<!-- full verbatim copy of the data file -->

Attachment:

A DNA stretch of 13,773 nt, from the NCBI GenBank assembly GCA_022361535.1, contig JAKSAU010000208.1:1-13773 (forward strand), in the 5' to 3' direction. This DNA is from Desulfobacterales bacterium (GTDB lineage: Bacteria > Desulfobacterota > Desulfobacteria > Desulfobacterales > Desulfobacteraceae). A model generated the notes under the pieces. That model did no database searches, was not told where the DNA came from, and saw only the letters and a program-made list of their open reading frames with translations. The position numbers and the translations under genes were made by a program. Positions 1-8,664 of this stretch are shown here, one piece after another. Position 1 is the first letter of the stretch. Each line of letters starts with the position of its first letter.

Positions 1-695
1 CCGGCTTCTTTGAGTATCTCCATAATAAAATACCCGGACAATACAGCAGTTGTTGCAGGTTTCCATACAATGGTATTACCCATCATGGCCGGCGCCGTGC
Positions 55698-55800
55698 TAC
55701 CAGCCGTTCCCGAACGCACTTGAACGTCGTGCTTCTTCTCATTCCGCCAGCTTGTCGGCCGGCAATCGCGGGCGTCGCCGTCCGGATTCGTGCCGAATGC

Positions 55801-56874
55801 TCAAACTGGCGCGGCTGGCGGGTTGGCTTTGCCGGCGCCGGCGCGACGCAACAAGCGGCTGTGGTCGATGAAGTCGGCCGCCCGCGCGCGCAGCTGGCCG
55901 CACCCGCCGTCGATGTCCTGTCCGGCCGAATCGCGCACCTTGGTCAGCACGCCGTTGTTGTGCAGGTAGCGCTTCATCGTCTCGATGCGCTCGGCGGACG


A DNA stretch of 13,773 nt, from the NCBI GenBank assembly GCA_022361535.1, contig JAKSAU010000208.1:1-13773 (forward strand), in the 5' to 3' direction. This DNA is from Desulfobacterales bacterium (GTDB lineage: Bacteria > Desulfobacterota > Desulfobacteria > Desulfobacterales > Desulfobacteraceae). A model generated the notes under the pieces. That model did no database searches, was not told where the DNA came from, and saw only the letters and a program-made list of their open reading frames with translations. The position numbers and the translations under genes were made by a program. Positions 1-8,664 of this stretch are shown here, one piece after another. Position 1 is the first letter of the stretch. Each line of letters starts with the position of its first letter.

Positions 1-695
1 CCGGCTTCTTTGAGTATCTCCATAATAAAATACCCGGACAATACAGCAGTTGTTGCAGGTTTCCATACAATGGTATTACCCATCATGGCCGGCGCCGTGC
Positions 55698-55800
55698 TAC
55701 CAGCCGTTCCCGAACGCACTTGAACGTCGTGCTTCTTCTCATTCCGCCAGCTTGTCGGCCGGCAATCGCGGGCGTCGCCGTCCGGATTCGTGCCGAATGC

Positions 55801-56874
55801 TCAAACTGGCGCGGCTGGCGGGTTGGCTTTGCCGGCGCCGGCGCGACGCAACAAGCGGCTGTGGTCGATGAAGTCGGCCGCCCGCGCGCGCAGCTGGCCG
55901 CACCCGCCGTCGATGTCCTGTCCGGCCGAATCGCGCACCTTGGTCAGCACGCCGTTGTTGTGCAGGTAGCGCTTCATCGTCTCGATGCGCTCGGCGGACG